Your Thoughts Thursday: Vegan On Oprah

February 3, 2011 by Keri

It’s been so long since I’ve done a YTT, and I really miss the conversation!

In case you missed the episode or haven’t read one of the million other recaps, Oprah’s vegan episode consisted of a short slaughterhouse tour, a conversation between herself, Kathy Freston, Michael Pollan, and a Cargill representative, Kathy Freston taking one of Oprah’s staffers vegan grocery shopping, and the staff going vegan for a week with a few of their testimonials. The conversation left a lot of people questioning why Michael Pollan was on the panel, but most speculate he was there to cover Oprah’s behind from getting sued by the meat industry again.  And while many don’t like the “sugar-coated” veganism in the media, others feel any step towards bringing the vegan conversation into homes is a step in the right direction. Okay, let’s be honest, many are just glad to see us portray in any other light than “crazy”.  So my question is, what were your thoughts on the vegan Oprah episode?

  • If you watched, did you think the show provided good information for those wanting to try veganism?
  • Do you think Oprah is a good platform for this conversation?
  • Were you concerned with the portrayal of processed “fake” meats and cheeses as a dietary staple?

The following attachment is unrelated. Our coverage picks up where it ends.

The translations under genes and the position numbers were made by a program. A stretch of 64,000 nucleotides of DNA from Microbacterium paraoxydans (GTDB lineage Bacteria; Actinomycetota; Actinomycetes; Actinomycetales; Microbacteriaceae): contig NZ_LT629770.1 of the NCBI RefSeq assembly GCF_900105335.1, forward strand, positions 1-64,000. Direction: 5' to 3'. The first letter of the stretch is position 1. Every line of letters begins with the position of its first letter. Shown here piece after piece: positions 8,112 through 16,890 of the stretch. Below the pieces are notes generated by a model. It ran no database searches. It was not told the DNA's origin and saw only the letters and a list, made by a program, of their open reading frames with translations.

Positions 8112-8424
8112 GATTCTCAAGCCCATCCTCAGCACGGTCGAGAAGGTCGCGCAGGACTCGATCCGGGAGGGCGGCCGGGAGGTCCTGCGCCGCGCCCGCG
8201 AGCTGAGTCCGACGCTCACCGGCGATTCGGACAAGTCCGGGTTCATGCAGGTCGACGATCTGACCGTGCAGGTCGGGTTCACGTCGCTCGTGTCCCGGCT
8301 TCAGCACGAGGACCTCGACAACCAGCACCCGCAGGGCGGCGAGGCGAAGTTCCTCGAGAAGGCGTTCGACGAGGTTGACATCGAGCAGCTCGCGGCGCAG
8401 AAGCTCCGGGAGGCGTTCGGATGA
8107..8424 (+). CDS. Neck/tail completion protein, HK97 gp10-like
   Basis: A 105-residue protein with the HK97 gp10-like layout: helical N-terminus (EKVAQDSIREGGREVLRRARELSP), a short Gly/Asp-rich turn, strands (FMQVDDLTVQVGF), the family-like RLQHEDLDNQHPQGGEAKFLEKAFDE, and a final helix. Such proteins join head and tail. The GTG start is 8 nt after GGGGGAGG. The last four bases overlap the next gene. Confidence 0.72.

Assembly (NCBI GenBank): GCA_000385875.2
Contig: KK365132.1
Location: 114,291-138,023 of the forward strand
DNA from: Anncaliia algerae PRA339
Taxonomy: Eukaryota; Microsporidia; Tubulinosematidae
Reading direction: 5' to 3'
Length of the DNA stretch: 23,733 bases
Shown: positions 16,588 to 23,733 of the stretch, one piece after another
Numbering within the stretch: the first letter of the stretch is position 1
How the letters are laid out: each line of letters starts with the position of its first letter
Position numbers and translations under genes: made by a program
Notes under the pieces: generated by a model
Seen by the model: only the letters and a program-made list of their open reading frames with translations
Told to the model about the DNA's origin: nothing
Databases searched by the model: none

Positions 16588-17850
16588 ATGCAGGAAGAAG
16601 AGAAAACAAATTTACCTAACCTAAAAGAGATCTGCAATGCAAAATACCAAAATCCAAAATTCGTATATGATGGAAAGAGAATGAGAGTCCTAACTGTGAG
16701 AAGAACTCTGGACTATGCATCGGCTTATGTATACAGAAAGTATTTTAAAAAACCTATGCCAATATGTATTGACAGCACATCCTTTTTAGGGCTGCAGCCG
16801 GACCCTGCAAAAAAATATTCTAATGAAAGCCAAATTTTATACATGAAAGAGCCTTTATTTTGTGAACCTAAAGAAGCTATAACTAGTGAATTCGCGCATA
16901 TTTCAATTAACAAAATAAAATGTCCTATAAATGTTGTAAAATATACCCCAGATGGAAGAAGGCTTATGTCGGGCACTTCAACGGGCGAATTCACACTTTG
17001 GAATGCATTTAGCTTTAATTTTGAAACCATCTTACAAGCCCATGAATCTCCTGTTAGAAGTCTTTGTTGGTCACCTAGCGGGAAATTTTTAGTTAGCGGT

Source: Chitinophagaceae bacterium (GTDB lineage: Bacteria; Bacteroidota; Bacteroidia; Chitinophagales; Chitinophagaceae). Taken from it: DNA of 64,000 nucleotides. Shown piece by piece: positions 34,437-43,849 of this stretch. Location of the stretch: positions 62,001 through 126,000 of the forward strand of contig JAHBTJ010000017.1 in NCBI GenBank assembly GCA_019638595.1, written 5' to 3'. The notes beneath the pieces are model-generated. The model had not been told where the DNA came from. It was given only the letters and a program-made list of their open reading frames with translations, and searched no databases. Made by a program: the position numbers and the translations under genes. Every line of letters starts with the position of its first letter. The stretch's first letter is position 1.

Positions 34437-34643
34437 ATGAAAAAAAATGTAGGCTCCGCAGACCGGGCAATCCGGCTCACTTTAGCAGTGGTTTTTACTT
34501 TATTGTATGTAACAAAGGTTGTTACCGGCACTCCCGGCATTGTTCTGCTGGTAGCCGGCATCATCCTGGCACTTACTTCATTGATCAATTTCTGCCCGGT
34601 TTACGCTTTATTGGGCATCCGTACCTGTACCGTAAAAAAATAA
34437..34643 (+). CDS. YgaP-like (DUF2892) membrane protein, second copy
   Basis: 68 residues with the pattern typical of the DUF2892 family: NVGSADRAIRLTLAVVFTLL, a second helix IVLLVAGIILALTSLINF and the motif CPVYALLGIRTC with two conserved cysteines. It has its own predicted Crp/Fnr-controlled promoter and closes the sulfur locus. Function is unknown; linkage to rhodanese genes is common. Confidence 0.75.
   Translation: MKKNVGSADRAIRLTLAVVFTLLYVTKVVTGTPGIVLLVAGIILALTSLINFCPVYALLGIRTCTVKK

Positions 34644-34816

• Did you think the slaughterhouse tour was sugar-coated?
  • Who would you put on your vegan discussion panel?
  • What recipes would you have made or suggested for the featured vegan challenge staffer and her family?
  • Were you happy to see so many positive staffer testimonials and interest in sticking with veganism?
  • Do you worry veganism is turning into “the next fad diet”?

I know this discussion has been covered all over the blogs, so feel free to repost your response from elsewhere or direct me to your blog post on the topic.

HealthBlogger Network
Wellsphere
Get To Know Keri

I Eat Trees is a blog featuring my adventures in all things vegan. My favorite recipes, snack food finds, and restaurant trials are all on the menu so enjoy!

Comments

  1. Lisa says:

    I watched it at 2AM, because the regular time slot was filled with foul weather coverage in my area, and found it interesting enough to stay awake for the entire show :) I thought it was interesting to watch the various reactions to vegan eating, and really, it was Oprah, so I wasn’t expecting vegan perfection.

    Fake meats and cheeses: it’s good to let people know they’re out there, but I think this is very much like people who heard about Atkins on television, and just went off and started eating what they thought was correct. I would have liked more emphasis on the vegan food pyramid, and on how to plan simple, healthy, nutritious meals that don’t include processed foods.